Kukla's Korner Hockey
from Chuck Gormley of Flyer Files,
Flyers left wing Simon Gagne will need surgery to repair two hernias in his right groin area but will seek second opinions from two doctors in Canada on Thursday, Flyers general manager Paul Holmgreen said today.
Holmgren said Gagne has agreed that surgery is needed but would like to “cover all his bases” by visiting another specialist. Holmgren said the length of Gagne’s recovery period can only be determined once his surgery is performed.
from Eric Duhatschek of the Globe and Mail,
On the morning of tonight’s pivotal date with the league-leading Colorado Avalanche, Calgary Flames centre Dustin Boyd was nowhere to be found, the latest NHL player to come down with the flu – and forced into isolation from his teammates.
This, of course, goes against the normal NHL ethic – that a player, injured or felled by an illness, attempt to play unless he is absolutely bed-ridden.
“That’s a little bit more of the old-school thinking that goes along with coaches who’ve been around for a long time,” agreed Flames’ defenceman Robyn Regehr. “For us as players, though, we don’t want guys who are sick around because even it’s one guy, he can affect the group – 20 or 22 guys.
from Mike Brophy of Sportsnet,
Even with first-overall draft choice John Tavares, the Islanders managed just one victory in their first 10 games. Ironically, it was Tavares that secured the win with his shootout goal.
The funny thing about the Islanders is, with a little luck, they could be riding the same wave that has carried the upstart Colorado Avalanche to the very top of the standings.
Think about it. With five successful shots, the Islanders could be 6-4-0 and right in the thick of things in the Eastern Conference. And if my aunt had ...
Well, you get the picture.
The point is, the Islanders have not been the dog’s breakfast this season they have been in the past. Regardless of their ongoing fight to have a new home built and the fact there are no guarantees the franchise will remain on Long Island, you could make a strong case that a corner has been turned.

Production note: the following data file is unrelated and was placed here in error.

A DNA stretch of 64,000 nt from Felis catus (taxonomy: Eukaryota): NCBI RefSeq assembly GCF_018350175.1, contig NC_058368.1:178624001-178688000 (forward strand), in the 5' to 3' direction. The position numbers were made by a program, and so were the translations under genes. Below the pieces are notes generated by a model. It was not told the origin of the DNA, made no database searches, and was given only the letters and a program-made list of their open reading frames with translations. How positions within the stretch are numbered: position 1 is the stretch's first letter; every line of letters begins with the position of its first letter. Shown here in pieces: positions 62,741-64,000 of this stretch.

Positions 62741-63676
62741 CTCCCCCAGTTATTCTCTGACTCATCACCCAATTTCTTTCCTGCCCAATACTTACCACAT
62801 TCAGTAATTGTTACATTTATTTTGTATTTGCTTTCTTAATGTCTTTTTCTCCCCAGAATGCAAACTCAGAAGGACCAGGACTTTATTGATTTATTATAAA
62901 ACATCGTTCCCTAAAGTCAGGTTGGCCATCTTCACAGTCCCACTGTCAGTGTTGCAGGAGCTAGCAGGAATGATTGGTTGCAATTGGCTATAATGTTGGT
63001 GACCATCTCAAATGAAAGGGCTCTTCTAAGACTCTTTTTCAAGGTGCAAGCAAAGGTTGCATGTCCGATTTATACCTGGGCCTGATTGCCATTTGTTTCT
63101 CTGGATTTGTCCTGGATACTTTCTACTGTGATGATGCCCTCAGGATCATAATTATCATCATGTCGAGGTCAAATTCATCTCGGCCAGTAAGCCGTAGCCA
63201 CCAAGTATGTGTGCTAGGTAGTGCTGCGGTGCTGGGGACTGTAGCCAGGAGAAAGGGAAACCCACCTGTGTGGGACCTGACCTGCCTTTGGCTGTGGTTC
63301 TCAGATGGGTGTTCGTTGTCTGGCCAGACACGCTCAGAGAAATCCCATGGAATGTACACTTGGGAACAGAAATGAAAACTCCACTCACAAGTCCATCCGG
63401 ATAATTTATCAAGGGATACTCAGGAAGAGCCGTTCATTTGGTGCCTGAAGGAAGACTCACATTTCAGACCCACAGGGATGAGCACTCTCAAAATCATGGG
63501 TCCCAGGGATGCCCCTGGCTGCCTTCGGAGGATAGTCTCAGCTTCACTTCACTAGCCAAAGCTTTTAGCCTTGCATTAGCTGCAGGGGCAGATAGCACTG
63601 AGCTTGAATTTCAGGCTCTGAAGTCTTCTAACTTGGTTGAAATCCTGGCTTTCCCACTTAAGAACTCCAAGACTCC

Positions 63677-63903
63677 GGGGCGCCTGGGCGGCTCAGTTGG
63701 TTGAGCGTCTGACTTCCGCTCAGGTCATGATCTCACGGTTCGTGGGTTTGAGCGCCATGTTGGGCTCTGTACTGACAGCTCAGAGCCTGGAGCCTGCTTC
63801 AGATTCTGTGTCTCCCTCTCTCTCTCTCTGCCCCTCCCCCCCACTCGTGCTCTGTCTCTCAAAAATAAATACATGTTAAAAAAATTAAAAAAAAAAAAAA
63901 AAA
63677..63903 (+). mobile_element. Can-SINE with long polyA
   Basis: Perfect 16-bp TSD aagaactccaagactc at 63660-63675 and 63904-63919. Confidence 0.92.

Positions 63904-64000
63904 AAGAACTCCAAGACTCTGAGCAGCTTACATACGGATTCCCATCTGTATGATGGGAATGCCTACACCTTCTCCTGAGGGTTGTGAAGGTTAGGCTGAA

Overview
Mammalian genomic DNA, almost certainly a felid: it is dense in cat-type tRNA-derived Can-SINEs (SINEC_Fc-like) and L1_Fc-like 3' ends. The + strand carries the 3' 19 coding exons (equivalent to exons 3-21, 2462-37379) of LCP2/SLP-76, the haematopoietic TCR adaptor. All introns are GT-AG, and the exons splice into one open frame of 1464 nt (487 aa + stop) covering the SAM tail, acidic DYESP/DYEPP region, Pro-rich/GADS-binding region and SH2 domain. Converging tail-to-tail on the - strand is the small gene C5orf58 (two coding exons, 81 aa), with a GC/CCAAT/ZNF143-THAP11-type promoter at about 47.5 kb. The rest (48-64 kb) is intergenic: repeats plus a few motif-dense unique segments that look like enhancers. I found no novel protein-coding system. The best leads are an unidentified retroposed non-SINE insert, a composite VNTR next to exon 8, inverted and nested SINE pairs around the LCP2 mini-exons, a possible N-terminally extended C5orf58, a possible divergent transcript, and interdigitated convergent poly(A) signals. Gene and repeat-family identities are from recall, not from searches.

via the Vancouver Province,
The Vancouver Canucks will be without their best player, goaltender Roberto Luongo, for an undetermined number of games after he suffered an undisclosed injury during Tuesday night’s game against the Detroit Red Wings.
The Province will publish more details as soon as we know them
added 2:48pm, The Province has updated the same link, but really nothing new, stating the Canucks have not released anything yet.
added 3:22pm, TSN says hairline rib fracture, out at least a week.
added 3:20pm, TSN (same link) has updated and stated Luongo suffered the injury when facing the Leafs on Saturday and re-agravate it when in a collision with Betruzzi last night.
added 4:21pm, via the Vancouver Canucks,
Goaltender Roberto Luongo will not make the trip to California for the team’s back-to-back games this week as he suffered a hair line fracture to his rib midway thought Saturday’s game against Toronto.
“It happened in the third period against Toronto,” explained Luongo. “It was a band angle shot. I went one knee down against the post and the puck hit me just hit me in the seam of my chest protector. The next day was a bit uncomfortable but I was able to play through it without any problems. Just last night, during the first period it aggravated itself, not on a particular play, it just gradually got worse.”
With no clear time line for Luongo’s return, backup goaltender Andrew Raycroft will get his first start between the pipes Thursday against Los Angeles.
The Canucks are expected to call up Manitoba Moose Goaltender Cory Schneider.
You can watch the show on November 1st at 7:00pm ET on the NHL Network.
added 1:02pm, from Shawn P. Roarke of NHL.com,